On Friday, March 17, St Richard’s Catholic College held its inaugural debate on whether freedom of speech should be absolute right enshrined in law.
The school welcomed back Bexhill MP Huw Merriman, who previously chaired a debate on the EU Referendum. They also welcomed Home Secretary and Hastings MP Amber Rudd, who alongside Mr Merriman and Miss Cronin, judged the debate.
Proposing the motion that freedom of speech should be an absolute right, head boy and team captain Ethan Macdonald, Ethan O’Hara Harris and Ben Satow set out their arguments, emphasising that Britain is a tolerant country that would stand up to religious extremism and hate speech.
Their team drew on real case studies and were able to appeal to the British values of democracy, tolerance and the rule of law.
Opposing the motion, head girl and team captain Serena Coyle, Primrose Munroe and Jake Ludham emphasised the damage that would be done if people could express hate and racist language in public without prosecution. They drew parallels with Nazi Germany and quoted statistics on the harmful effect of bullying.
After the first two speakers from each team had delivered their speeches, the debate was opened to the audience and pupils from all years were able to ask individual teams specific questions about what had been discussed.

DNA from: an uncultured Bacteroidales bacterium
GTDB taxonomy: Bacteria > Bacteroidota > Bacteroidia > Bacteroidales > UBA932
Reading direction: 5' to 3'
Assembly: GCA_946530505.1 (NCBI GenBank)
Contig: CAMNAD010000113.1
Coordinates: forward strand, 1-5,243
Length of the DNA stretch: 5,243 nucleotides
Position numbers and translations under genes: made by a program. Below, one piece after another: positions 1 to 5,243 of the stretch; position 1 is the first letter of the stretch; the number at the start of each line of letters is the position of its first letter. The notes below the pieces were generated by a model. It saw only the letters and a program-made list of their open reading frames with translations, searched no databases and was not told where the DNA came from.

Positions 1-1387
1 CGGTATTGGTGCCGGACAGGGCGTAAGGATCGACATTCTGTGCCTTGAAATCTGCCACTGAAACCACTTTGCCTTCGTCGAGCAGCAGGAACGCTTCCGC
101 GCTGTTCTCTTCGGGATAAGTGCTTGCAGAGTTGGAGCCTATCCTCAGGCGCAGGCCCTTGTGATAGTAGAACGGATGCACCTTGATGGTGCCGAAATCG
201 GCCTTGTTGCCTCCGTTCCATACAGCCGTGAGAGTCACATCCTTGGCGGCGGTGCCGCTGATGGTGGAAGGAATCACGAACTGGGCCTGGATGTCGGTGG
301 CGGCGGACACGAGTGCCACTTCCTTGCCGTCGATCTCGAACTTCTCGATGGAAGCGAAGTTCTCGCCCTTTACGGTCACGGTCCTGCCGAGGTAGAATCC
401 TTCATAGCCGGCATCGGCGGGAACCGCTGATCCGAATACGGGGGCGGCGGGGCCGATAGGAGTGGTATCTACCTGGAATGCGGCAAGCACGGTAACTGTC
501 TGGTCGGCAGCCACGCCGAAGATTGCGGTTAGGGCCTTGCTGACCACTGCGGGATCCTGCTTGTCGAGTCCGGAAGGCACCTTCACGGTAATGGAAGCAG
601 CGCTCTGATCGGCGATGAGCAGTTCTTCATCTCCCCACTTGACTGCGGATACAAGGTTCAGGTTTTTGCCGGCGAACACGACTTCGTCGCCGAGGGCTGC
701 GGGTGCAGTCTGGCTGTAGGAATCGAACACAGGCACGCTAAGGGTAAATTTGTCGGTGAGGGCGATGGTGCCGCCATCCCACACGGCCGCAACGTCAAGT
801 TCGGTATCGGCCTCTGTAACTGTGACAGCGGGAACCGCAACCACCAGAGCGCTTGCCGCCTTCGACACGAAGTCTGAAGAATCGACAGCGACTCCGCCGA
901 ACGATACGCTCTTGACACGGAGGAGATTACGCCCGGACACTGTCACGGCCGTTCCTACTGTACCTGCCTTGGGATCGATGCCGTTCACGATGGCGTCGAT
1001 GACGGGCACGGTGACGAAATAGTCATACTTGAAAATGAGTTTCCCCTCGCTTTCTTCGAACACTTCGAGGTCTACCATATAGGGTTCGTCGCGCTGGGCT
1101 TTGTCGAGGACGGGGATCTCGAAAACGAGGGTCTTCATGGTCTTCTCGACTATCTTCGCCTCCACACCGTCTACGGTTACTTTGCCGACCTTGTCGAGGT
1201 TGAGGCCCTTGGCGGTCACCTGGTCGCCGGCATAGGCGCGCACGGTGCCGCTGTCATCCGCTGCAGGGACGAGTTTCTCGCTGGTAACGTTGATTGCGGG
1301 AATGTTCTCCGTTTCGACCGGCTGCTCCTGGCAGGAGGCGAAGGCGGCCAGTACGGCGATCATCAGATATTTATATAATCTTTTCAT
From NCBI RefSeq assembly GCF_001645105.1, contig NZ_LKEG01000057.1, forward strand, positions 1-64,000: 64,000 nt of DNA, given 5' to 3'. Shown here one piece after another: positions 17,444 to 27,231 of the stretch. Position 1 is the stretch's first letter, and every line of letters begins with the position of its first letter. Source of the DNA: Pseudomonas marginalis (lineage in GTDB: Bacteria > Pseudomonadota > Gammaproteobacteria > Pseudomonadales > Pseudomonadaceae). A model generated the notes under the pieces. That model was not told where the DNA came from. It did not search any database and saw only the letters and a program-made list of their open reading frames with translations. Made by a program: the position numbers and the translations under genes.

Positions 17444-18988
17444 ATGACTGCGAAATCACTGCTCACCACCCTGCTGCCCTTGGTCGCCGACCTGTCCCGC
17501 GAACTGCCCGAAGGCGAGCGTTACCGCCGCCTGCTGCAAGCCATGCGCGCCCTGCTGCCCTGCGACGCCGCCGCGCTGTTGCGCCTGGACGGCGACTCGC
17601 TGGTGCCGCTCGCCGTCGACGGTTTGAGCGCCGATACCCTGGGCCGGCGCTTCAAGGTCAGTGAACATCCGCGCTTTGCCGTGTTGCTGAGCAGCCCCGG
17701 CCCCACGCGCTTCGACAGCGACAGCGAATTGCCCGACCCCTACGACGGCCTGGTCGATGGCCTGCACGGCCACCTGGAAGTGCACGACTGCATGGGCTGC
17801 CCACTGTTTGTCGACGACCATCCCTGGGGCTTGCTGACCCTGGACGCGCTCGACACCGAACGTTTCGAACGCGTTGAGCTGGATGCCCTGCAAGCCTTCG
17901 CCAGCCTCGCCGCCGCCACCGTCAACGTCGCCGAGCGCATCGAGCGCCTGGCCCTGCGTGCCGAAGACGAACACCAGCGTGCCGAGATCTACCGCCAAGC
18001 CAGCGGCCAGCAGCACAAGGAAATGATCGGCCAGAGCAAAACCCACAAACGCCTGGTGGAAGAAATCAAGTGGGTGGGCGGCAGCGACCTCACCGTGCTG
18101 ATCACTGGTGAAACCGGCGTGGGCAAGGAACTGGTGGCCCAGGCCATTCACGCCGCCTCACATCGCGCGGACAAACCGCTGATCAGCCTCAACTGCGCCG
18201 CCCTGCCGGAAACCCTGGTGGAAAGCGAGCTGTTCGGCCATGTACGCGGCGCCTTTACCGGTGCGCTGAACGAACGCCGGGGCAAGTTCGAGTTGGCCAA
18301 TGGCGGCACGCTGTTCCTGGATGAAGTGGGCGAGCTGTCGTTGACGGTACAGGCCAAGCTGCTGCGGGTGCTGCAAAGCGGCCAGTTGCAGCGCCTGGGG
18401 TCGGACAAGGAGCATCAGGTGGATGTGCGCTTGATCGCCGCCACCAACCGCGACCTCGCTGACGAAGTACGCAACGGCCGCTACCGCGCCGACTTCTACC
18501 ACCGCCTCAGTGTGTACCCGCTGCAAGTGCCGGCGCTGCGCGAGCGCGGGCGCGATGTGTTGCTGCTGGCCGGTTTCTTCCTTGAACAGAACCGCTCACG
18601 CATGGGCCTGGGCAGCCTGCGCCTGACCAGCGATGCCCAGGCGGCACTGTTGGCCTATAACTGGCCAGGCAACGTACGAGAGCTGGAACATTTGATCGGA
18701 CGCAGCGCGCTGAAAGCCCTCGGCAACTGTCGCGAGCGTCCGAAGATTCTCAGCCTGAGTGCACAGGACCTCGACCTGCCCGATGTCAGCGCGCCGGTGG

The debate was chaired by deputy head girl Emilie-Jayne Relf, who remained impartial throughout and ensured each team were able to make their points clearly and without prejudice.
At the end of the debate, pupils were given an opportunity to vote and the overwhelming majority agreed with Ethan, Ethan and Ben, who are argued in favour of freedom of speech being an absolute right.
This led to an interesting reaction, when Mr Merriman announced the judges had decided the opposition were the winners of the debate.
Mr Merriman said: “To witness the outstanding students from St Richard’s making their debating debuts was a great pleasure. The students spoke with passion, reason and intelligence. That they did so before not only their classmates and teachers but the Home Secretary was particularly impressive.”
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